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Saving your wallet and the environment on Valentine’s Day

The first colour to come to mind when talking about Valentine’s Day may be red, the colour of love. However, the climate crisis is likely to make the special day grey instead.

According to the “Statistical Overview of the Canadian Ornamental Industry,” Canada imported $137.8 million in cut flowers and buds in 2020.

With Valentine’s Day falling in one of the colder months, greenhouses around the world have to grow roses throughout the winter. This means using greenhouses to keep the safe from the cold while they grow.

According to the same report, the Netherlands provided Canada with majority of its holiday flowers.

The problem isn’t only with the plastic packaging and cellophane wrappers, but also with floral foam. Since the 1950s when Smithers-Oasis, an American floral product company invented floral foam, florists have been using it to keep their bouquets hydrated.

This means along with healthy flowers you’ll also get microplastics and chemicals.

The Royal Melbourne Institute of Technology published a survey and research paper on the downsides of floral foam in 2019 after a trend took over social media. People were crushing up floral foam, making ASMRs (autonomous sensory meridian response) and aesthetic videos of washing it down the drain leaving a big impact on the environment.

The microplastics in the blocks take thousands of years to degrade. Floral foam is made to not dissolve in water, but it does break down into smaller pieces. This spreads the microplastics and toxic chemicals like phenol-formaldehyde into the environment.

Durham College does its best to keep their flowers and produce from becoming a danger to the climate, which is why the Barrett Centre at DC Whitby campus is focused on sustainable urban agriculture.

Kelly O’Brien, the associate dean of the Faculty of Hospitality and Horticultural Science at the Whitby Campus, says having a restaurant on campus that focuses on field-to-fork thinking, encourages them to use use that same mindset when growing flowers.

“-flowers that are within our gardens are meant to be for pollinators to help grow food. We have an acre as well, and we don’t use pesticides per se. And if we do it’s very little, but predominantly we don’t,” O’Brien says.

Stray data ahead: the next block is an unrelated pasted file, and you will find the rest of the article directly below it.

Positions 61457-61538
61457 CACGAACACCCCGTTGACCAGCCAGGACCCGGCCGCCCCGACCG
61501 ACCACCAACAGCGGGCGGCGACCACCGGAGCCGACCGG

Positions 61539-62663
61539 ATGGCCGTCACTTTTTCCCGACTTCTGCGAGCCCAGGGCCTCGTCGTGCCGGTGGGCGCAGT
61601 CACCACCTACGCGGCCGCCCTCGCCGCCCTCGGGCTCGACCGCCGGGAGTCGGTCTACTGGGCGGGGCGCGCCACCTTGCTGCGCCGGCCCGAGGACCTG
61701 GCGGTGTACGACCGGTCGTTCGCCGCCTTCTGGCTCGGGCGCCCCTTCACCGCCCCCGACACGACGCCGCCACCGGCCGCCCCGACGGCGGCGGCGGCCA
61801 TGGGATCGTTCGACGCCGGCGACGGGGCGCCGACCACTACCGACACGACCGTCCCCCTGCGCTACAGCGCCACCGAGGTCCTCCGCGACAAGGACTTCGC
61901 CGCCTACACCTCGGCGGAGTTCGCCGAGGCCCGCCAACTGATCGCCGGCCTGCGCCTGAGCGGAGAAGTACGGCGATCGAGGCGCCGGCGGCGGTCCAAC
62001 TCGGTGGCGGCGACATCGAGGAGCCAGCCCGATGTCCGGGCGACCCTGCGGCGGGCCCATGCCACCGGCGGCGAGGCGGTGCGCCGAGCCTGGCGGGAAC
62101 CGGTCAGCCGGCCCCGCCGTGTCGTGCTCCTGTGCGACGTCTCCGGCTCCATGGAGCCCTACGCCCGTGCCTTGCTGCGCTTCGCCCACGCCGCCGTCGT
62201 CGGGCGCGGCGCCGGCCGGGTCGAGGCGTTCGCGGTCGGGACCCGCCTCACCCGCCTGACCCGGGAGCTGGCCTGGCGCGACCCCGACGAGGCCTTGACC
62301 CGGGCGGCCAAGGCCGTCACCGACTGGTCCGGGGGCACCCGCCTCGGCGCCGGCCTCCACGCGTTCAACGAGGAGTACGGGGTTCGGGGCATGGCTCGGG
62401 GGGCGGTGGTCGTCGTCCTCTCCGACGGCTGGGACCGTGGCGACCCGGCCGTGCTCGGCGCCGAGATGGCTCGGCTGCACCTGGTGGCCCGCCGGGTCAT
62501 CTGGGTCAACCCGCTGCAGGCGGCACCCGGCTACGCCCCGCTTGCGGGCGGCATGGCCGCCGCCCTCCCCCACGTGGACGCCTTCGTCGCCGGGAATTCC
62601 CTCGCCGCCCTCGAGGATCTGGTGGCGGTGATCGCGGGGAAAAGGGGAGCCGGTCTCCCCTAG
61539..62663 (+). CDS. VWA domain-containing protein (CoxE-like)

Their goal is to reduce agricultural waste on campus by 90 per cent. The students live by a waste hierarchy system, which is a close looped field to field structure. O’Brien says that composting is their last option.

“I remember thinking we should have our own cut flowers, like we should be able to grow flowers, cut and put them in the restaurant,” she says.

So, she started bringing her own hydrangeas from home until the college started its first green house. This led to having flowers at every table, and using the pollen for produce.

The tagline for Bistro 67 is “more food coming from within our communities.” O’Brien says it should be the same with flowers.

Heather Moran's bouquets that she brought to the Toronto Flower Market, Ont.
Heather Moran's bouquets that she brought to the Toronto Flower Market, Ont. Photo credit: Heather Moran

In Pickering, Heather Moran, the owner of Heirloom Heather Eco-Conscious Flower Farm uses only natural inputs for her flowers, like cover cropping. This is when another crop is used to smother weeds and help control pests and diseases.

“I make sure I’m not using any pesticides or any sprays. I like to component plants to try to like and encourage nature to kind of balance out when it comes to pest pressure,” she says.

Moran is conscious of where she buys from when she must outsource flowers, leaning on local farmers as much as possible. She tries to avoid the truck loads and planes full of roses coming from outside of Canada as much as possible.

“Yeah, all the roses and stuff are sprayed with so many pesticides. It’s just it’s ridiculous the chemicals that they have to put on them in order to get them across the borders and stuff,” says Moran.

Heather Moran placing flowers for a wedding centrepiece.
Heather Moran placing flowers for a wedding centrepiece. Photo credit: Heather Moran

She uses biodegradable packaging, info cards and cornstarch stickers to make her bouquets completely compostable.

With the global floral market expected to grow to almost $54 billion by 2032 from $35.6 billion today, according to a study by Spherical Insights, considering the environmental footprint of Valentine’s Day is likely to become more important than ever.